By Marty Russell
Thank goodness that’s over with. It came right down to the wire and, if not resolved, could have put us all in jeopardy of spending the next six months or so listening to even more partisan bickering and would definitely have ruined the holiday season.
The looming government default? No. Everybody already knew the outcome of that. Neither party wanted to risk being the one that said no just in case all the doom-and-gloom scenarios came to fruition and little grannies started dropping dead from starvation because they didn’t get their Social Security checks. And with the presidential election coming up neither side wanted to have to campaign against someone whose slogan is, “Make me your commander in chief and you might just get paid for being shot at.”
No, I’m talking about something of real importance here, at least to that half of the population with a Y chromosome. The resolution of the NFL lockout. In case you haven’t been keeping up or got confused over the similarities between the football fracas and the one in Washington, the team owners were threatening a lockout and no games this season over a proposal to cut, cap and balance spending on players.
Specifically, the owners wanted to add an additional game to the schedule without increasing player income, sort of like some in Congress who didn’t want to have to make cuts in the roster of government programs but didn’t want to raise taxes either. In other words, something for nothing.
Healthcare was also an issue in the football negotiations. Players argued that adding a game to the schedule would increase their risk of injury while the league was not proposing any changes in its healthcare benefits for players. In other words, putting the players at greater risk while essentially cutting their medical benefits by holding them at current levels. Sort of like asking granny to just hang in there even though we’re going to slash your Medicare benefits.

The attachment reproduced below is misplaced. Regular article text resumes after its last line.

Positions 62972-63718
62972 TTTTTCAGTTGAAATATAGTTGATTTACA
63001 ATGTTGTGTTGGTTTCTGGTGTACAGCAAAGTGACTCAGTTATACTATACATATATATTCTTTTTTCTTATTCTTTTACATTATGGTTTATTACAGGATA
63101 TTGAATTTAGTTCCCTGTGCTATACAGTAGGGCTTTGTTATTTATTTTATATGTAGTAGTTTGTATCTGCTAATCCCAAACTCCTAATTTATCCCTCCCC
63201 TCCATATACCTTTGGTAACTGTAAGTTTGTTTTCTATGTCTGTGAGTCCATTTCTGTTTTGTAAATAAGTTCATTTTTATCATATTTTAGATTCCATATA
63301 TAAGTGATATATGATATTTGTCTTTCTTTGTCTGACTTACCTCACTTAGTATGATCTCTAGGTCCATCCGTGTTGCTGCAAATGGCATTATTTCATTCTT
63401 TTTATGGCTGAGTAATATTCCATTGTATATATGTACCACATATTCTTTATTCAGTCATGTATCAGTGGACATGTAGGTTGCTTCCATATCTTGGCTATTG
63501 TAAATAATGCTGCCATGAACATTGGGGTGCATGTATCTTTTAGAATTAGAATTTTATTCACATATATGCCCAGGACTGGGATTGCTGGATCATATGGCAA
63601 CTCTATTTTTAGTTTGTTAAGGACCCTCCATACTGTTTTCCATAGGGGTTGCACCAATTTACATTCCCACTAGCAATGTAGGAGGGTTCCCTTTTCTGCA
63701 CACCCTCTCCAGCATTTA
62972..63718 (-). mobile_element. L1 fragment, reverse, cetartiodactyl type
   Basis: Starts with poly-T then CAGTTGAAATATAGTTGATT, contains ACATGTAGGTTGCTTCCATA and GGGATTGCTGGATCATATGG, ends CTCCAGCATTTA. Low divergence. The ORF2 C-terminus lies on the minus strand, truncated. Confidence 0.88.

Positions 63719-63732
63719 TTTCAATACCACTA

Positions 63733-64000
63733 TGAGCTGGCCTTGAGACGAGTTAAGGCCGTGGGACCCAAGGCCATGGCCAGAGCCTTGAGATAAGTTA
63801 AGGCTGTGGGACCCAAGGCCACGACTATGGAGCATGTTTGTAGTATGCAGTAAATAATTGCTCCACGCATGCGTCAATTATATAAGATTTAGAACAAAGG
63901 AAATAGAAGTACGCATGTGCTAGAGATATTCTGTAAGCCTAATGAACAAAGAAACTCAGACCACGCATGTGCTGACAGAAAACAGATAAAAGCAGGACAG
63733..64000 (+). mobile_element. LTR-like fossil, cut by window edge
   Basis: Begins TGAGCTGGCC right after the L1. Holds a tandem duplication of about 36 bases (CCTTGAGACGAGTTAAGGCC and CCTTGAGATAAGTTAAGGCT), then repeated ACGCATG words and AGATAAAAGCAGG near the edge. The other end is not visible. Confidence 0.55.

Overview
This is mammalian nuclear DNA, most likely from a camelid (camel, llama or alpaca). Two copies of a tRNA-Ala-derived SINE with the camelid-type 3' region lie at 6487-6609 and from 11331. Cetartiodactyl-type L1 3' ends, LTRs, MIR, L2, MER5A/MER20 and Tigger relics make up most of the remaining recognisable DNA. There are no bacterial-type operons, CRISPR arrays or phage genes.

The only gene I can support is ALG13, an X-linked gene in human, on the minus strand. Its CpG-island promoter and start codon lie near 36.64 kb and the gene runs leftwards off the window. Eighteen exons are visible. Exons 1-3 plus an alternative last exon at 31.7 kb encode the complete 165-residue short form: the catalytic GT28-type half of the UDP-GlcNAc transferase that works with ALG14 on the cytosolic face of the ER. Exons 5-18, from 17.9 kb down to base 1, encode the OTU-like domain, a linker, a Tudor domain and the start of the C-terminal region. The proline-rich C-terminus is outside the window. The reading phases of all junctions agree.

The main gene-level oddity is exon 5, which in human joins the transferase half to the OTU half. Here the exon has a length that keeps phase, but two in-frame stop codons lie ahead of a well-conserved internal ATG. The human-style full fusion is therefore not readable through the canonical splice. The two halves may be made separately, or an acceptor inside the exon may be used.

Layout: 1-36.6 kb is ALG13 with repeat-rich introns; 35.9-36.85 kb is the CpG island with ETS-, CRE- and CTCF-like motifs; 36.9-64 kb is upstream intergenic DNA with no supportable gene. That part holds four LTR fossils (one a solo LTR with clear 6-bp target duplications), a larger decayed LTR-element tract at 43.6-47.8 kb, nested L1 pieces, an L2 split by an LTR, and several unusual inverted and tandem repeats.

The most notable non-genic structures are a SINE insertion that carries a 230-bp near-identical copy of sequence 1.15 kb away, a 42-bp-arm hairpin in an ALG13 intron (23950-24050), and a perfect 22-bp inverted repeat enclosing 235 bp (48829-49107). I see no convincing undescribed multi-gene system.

Then there was the threat to the economy. If the football season had been canceled the team owners wouldn’t have minded because they get paid the television revenues regardless of whether any games are played or not. They would actually make more money if they did default on the season. Meanwhile, it’s estimated that the cities where the games are played would have lost about $160 million in revenues and an estimated 115,000 people would be laid off.
Sort of like those in Congress pushing for default. While soldiers, the elderly and the poor might have suffered, they’d still get paid. So what’s the problem?
Luckily, the players and the team owners were able to work out an agreement and football will go on with the loss of only one preseason game. Thank God. It’ll be a welcome relief to see two teams competing for sport and not for power for a change.
Marty Russell writes a Wednesday column for the Daily Journal. He can be reached at 222 Farley Hall, University MS 38677 or by e-mail at email@example.com.